November 2, 1999
Airplane crashes are tragic, certainly, but frequent fliers can assure themselves that they are rare -- as the statistics confirm. More than twice as many people lose their lives in automobile accidents each year than have died in airline crashes in the entire history of air travel.
Analysts note that after each major plane crash, a media hunt begins to identify a scapegoat -- a particular airline, or classes such as commuter airlines or discount carriers.
- But Arnold Barnett, a professor of statistics at the Massachusetts Institute of Technology, did a study of the safety records of major airlines beginning with the early 1970s and found that the safety records between different carriers were statistically insignificant.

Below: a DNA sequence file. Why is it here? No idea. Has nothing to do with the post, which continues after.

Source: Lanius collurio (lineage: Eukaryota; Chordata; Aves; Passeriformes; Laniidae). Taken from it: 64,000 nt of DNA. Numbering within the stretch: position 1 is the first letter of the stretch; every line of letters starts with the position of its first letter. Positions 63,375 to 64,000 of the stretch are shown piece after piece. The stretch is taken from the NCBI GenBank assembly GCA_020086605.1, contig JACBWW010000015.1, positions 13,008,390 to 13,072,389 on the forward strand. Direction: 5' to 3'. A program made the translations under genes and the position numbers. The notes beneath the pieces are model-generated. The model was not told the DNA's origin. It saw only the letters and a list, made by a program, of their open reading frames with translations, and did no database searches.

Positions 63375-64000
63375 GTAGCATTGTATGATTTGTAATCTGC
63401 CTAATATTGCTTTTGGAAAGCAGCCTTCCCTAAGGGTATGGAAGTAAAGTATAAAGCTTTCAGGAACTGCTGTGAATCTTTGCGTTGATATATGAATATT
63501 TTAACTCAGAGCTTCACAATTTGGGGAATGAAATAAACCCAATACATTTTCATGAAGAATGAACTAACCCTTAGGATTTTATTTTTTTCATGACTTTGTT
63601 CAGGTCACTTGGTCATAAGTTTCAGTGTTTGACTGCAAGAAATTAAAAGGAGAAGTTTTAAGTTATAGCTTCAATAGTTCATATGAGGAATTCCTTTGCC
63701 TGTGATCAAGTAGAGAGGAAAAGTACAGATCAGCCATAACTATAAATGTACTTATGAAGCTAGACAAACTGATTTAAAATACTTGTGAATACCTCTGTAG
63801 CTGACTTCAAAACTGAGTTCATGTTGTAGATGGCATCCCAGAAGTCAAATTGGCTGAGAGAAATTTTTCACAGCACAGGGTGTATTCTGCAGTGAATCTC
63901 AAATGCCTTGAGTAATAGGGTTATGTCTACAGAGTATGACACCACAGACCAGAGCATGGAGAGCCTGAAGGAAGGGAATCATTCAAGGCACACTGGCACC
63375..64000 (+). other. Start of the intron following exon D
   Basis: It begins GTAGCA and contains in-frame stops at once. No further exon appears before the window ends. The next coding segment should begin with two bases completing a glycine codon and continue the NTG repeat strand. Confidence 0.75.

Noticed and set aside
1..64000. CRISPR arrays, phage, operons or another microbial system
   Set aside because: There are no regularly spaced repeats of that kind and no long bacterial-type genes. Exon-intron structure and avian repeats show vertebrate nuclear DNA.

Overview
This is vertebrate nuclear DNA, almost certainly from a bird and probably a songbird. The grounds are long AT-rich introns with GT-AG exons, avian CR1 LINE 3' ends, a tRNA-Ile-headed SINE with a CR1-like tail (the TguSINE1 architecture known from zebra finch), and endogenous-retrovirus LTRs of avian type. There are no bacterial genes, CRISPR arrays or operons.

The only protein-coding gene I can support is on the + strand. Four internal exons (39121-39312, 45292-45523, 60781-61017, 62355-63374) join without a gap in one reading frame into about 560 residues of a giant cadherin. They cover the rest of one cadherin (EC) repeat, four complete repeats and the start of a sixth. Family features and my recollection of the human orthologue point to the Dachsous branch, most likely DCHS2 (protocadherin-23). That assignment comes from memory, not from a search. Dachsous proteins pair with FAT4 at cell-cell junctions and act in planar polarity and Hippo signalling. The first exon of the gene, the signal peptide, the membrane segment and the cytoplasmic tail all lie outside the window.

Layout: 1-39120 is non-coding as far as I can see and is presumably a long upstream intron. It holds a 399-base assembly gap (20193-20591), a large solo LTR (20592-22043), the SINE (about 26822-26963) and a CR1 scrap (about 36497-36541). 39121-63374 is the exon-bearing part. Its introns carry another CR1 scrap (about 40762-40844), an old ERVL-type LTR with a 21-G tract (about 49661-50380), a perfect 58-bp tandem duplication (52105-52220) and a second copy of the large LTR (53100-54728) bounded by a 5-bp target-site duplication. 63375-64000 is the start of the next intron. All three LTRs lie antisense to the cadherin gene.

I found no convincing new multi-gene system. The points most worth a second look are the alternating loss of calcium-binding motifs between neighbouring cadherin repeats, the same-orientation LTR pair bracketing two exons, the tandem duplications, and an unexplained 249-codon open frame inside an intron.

- Those who question the safety of commuter airlines should understand that their accident rates are almost identical to those of major carriers once Alaskan bush flights, air taxis and helicopters are removed.
- As for discount carriers, several dozen of them have come into existence in the 18 years since deregulation and, until the ValuJet crash in 1996, have flown billions of miles without a fatality.
- According to a study in Accident Analysis and Prevention, discount airlines save 190 to 275 lives a year by affording people the option to fly rather than having to drive to their destinations.
Source: Barry Glassner (University of Southern California), "Fear of Flying," Wall Street Journal, November 2, 1999.
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